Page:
“We have supported partners to kick-start 22 mobile health and nutrition teams which are reaching tens of thousands of children and women in ten of the areas with the highest need. They distribute drug kits and support emergency health care and nutrition. They operate six days a week and use the seventh day to restock supplies.
“But again, even for these brave and frontline mobile health and nutrition teams, security remains an issue. I spoke with one team leader who explained how his team had their ambulance stolen, and had to walk three days back to their health clinic.
“And as of right before this briefing, UNICEF has received credible reports of at least 16 incidents that impacted the activities of these mobile health and nutrition teams … in just the last two weeks.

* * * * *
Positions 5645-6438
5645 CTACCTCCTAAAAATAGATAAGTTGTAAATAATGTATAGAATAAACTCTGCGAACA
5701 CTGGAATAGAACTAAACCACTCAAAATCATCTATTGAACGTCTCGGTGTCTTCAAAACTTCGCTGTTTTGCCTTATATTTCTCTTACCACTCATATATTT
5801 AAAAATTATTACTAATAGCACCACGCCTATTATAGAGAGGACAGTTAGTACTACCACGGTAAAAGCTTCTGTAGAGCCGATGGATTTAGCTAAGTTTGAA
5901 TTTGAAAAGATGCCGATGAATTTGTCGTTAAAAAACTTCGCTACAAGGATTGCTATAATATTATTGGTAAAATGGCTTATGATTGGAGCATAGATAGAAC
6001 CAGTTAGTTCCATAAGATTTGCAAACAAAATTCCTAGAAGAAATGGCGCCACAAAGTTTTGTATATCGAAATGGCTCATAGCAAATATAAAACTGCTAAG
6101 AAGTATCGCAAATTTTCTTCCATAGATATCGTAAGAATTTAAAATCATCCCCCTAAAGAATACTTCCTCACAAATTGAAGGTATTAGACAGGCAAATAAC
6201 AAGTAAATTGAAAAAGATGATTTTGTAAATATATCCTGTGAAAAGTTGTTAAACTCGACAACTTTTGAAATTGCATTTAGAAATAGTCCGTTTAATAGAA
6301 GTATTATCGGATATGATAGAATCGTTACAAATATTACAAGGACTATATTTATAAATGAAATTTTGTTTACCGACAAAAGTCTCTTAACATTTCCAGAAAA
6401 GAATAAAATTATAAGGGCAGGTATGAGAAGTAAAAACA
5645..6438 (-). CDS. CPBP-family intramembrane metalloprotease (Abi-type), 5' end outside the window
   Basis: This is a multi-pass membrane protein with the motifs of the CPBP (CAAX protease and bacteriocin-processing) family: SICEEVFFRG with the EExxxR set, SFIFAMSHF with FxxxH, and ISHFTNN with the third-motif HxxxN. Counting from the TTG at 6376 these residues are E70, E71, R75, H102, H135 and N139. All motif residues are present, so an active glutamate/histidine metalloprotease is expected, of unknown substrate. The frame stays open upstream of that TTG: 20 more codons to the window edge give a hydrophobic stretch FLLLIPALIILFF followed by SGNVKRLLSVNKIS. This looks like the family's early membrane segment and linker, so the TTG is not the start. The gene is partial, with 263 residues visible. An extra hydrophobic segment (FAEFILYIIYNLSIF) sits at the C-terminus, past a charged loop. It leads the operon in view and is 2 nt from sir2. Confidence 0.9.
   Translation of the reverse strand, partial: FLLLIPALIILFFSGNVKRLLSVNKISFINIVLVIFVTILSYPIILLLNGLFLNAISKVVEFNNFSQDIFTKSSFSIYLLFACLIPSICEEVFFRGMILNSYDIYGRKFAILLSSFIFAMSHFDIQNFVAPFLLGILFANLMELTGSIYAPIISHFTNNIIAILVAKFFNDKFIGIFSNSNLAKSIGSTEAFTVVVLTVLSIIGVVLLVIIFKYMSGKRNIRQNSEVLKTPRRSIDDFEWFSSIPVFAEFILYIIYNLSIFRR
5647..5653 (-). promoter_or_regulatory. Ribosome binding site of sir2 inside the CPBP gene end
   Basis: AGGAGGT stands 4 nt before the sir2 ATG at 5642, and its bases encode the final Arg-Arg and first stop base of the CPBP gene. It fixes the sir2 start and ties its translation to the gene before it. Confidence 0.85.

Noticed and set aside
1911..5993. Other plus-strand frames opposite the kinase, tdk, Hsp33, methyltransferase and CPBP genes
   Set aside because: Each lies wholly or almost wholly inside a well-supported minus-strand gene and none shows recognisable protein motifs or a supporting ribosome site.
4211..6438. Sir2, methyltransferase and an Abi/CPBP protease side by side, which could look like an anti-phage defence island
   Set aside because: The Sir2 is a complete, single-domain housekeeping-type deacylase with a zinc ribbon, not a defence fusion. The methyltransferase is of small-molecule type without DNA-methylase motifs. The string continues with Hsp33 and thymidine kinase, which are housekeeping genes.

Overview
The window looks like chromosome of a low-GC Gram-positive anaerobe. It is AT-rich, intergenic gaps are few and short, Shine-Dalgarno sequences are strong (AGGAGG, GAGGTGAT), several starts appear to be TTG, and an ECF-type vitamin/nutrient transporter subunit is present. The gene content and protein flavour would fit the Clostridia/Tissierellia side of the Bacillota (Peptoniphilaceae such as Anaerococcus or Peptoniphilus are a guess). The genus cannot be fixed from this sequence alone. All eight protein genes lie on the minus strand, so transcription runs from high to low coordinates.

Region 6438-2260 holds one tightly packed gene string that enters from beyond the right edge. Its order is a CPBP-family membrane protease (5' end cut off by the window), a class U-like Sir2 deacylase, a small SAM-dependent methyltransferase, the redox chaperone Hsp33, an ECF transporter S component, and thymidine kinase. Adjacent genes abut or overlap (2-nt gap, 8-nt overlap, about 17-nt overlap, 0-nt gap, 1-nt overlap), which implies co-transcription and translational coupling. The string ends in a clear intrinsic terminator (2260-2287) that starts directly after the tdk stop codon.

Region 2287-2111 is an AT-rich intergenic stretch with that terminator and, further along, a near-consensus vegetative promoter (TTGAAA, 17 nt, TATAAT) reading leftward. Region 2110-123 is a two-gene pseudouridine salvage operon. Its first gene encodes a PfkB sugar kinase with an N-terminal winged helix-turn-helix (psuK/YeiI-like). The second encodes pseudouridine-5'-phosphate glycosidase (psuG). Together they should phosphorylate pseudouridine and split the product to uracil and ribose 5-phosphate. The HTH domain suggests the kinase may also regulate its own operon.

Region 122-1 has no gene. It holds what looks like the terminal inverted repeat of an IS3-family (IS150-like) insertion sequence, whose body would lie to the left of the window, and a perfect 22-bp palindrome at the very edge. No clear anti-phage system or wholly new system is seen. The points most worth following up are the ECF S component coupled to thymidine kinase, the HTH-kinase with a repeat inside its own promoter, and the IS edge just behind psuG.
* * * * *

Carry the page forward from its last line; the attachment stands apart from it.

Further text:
“Nine were reported in the Eastern Region where the health workers had to leave the location due to fighting and direct threat from armed forces.
“The staff members were denied access to the programme locations and in some cases were threatened with death. In three locations the teams were forcibly relocated to other locations.
“Survivors of sexual assault have been provided with medical assistance, psychosocial support and dignity kits at a centre that has been supported by UNICEF. We are also supporting partners to deploy more than 160 social workers to provide child protection case management for vulnerable children including unaccompanied and separated children; and psychosocial support in IDP and refugee camps in Tigray and affected neighbouring woredas in Afar and Amhara.
“UNICEF Ethiopia’s appeal for Tigray stands at US$47.6 million. More than half is unfunded.”
Distributed by APO Group on behalf of United Nations Children’s Fund (UNICEF).